Inaccuracies in Matt Latimer's new book — Speech-less

From the Politico:

Dana Perino, writing on the National Review's website said: "I knew Matt only a little bit. Now that an excerpt of his book is out, I'm reminded of what a veteran of three White Houses told me:

Beware of the quiet guy in the room. ... For example, he writes that President Bush didn't know who Sarah Palin was. That's rubbish — Bush had just met Palin the previous month in Alaska, and he mentioned that to me literally two seconds after McCain made his announcement. So much of what Latimer claims the president said don't ring true to me.

I was with the president for whole days at a time, through thick and thin, and I never heard him say things like that about others. ...I'm pretty sure that almost everyone who worked in the White House could not pick Matt out of a lineup, and I doubt that'll change much after this book. Speechless should have been called 'Shameless.'" . . .

John Fund at the WSJ's Political Diary more positively discusses part of the book:

A new book by Bush speechwriter Matt Latimer, "Speechless: Tales of a White House Survivor," describes a conversation that Mr. Latimer had before the president addressed the annual CPAC conference, the largest gathering of conservative activists in the country. Mr. Bush objected to language in the draft of his remarks that attempted to identify the president with the conservative "movement."

"What is this movement you keep talking about in the speech?" the president asked Mr. Latimer. His aide explained that he meant the conservative movement, but quickly realized the president didn't understand. So Mr. Latimer launched into an explanation, only to meet silence from the president.

"Let me tell you something," the president finally said. "I whupped Gary Bauer's ass in 2000. So take out all this movement stuff. There is no movement."

Mr. Latimer said he found it surprising that the president seemed to equate the conservative movement, which has a proud pedigree stretching back to Robert Taft and Barry Goldwater, with the candidacy of Mr. Bauer, a second-tier figure who had little impact on the 2000 presidential primaries. Mr. Bush, sensing his speechwriter was perplexed, finally filled in the blanks. "Look, I know this probably sounds arrogant to say," Mr. Bush said, "but I redefined the Republican Party."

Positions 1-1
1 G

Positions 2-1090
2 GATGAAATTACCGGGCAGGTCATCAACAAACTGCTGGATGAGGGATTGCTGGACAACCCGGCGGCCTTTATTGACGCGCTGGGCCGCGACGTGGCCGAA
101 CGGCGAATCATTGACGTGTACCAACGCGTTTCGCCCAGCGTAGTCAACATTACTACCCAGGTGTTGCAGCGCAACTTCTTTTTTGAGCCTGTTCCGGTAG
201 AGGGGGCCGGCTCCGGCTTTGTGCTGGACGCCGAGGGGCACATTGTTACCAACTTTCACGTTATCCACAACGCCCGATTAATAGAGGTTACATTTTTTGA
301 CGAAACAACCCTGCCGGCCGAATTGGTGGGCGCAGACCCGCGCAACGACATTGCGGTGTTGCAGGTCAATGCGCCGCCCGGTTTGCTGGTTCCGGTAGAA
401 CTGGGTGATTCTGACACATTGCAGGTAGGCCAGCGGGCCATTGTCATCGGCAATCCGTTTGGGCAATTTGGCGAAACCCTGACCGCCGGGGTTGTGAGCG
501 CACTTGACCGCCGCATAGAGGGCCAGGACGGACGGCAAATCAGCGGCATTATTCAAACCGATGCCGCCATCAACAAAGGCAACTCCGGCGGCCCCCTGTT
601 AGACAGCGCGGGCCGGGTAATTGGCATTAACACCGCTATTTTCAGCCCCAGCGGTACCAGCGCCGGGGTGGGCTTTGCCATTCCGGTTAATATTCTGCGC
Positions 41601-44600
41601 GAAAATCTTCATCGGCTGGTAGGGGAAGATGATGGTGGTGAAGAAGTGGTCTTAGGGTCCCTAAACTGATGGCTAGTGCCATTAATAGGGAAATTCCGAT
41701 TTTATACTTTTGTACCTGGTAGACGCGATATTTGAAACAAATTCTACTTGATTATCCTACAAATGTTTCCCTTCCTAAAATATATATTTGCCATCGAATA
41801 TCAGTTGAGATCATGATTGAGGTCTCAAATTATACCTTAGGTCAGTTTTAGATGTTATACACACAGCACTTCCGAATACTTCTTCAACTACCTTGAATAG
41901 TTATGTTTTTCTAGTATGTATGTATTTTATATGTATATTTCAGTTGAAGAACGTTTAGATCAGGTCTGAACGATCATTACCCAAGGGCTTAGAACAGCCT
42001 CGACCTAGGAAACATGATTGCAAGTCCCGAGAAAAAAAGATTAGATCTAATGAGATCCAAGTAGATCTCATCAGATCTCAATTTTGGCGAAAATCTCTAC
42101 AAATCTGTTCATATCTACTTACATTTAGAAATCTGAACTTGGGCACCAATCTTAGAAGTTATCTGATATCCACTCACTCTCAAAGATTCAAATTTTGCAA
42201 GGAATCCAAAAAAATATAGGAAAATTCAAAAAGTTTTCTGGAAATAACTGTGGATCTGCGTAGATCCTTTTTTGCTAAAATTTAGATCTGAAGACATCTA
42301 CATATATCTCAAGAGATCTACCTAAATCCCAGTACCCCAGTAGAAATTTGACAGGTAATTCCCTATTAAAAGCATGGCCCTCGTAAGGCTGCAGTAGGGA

That may have been true, but how well did that work out for the Republican Party?

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Blogger Alec Rogers said...

John, if you look at Peter Robinson's retort to Perino, you'll see that the so-called inaccuracies were hers - not Latimer's.

9/16/2009 7:11 PM  
Blogger mike said...


I was the staff director for the SECDEF's Detainee Task Force (called the Geren-Maples Group). Matt's book is replete with character assassination. He leaves one with the impression that he was the only competent person in DoD. His characterization of Mr. Geren and MG Maples is disgusting. These two performed admirably in a thankless job leading the DTF. Matt Latimers's ego is boundless. His expression of facts is woefully absent from his book. Put this book in the fiction section please.

12/09/2009 3:45 PM  
Blogger Unknown said...

I just finished the book. First, any biographical
work, which this is partially, gives a distorted
view of reality. Latimer give's very positive views
of Lyle and Rumsfeld and also Karl Rove. His
views on Bush changed in time and at the end
he has mixed reviews. Latimer gives the impression of having a superfical conservative
ideology. His parents were liberal democrats
and he himself, hints of having vote for Obama.
He detested McCain and had lno respect for
Palin. Latimer had an overwhelming ambition
to make it to the White House and that colored
much of his politics. He shifted with the political
winds part of the time but his real love for Rumsfeld is clear, he paints a favorable picture
which is at odds with most other people's views.

7/19/2010 2:50 AM  

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